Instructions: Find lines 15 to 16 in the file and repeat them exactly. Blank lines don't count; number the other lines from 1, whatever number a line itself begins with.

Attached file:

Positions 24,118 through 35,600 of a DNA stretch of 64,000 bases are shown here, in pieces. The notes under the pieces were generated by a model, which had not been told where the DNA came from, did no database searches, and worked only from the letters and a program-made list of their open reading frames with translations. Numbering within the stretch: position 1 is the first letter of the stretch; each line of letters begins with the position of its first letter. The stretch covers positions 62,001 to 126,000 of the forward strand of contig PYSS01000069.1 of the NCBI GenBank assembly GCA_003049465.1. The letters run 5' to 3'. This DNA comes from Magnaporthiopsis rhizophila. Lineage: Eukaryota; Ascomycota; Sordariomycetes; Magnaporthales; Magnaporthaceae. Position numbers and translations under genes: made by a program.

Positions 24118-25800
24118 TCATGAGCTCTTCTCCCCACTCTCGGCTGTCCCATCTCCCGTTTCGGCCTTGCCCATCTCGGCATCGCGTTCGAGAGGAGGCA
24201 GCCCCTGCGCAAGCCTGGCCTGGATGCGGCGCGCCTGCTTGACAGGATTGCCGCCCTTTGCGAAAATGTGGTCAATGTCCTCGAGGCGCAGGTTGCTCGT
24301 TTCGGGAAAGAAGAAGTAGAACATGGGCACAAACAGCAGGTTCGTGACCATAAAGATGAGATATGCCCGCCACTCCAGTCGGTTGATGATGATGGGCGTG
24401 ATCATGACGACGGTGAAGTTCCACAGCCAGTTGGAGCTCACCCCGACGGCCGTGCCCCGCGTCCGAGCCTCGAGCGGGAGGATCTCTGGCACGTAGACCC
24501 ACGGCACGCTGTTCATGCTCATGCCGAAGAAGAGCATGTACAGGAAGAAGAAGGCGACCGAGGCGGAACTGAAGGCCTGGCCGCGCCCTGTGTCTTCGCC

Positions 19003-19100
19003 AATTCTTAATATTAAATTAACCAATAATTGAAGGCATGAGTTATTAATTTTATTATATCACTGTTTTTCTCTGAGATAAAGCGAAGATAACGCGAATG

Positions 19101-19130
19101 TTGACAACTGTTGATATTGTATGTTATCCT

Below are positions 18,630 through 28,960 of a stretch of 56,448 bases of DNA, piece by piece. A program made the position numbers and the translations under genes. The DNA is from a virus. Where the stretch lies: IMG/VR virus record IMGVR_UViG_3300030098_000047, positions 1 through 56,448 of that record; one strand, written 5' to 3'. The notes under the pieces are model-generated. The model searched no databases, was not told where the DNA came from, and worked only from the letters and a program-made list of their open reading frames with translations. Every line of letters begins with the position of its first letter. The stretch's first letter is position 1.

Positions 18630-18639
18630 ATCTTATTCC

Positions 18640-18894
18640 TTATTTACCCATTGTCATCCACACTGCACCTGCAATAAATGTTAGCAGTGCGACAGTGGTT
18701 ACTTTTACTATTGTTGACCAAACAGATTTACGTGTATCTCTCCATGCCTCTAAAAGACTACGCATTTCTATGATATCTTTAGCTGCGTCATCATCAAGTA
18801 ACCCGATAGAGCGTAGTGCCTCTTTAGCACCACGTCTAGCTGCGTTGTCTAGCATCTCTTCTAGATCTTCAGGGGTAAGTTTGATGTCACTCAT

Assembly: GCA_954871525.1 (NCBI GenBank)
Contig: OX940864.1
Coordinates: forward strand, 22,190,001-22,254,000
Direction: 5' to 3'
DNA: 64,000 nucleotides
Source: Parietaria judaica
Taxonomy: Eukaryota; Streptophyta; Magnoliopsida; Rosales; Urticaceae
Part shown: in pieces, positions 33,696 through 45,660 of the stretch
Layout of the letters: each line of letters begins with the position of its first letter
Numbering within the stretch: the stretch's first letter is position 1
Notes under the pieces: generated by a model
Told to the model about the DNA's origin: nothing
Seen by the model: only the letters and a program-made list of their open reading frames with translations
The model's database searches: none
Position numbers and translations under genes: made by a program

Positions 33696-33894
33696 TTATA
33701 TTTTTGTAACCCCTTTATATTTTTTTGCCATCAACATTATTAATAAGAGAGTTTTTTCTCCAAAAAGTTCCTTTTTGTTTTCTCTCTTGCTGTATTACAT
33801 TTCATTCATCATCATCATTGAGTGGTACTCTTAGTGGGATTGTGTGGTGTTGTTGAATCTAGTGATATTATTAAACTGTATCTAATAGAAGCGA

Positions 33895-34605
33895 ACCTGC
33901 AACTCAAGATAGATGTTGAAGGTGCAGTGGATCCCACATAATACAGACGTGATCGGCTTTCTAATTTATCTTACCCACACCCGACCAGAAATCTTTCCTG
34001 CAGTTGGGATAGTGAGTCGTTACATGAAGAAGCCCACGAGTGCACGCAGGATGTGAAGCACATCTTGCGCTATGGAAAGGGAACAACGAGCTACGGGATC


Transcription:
Positions 18640-18894
18640 TTATTTACCCATTGTCATCCACACTGCACCTGCAATAAATGTTAGCAGTGCGACAGTGGTT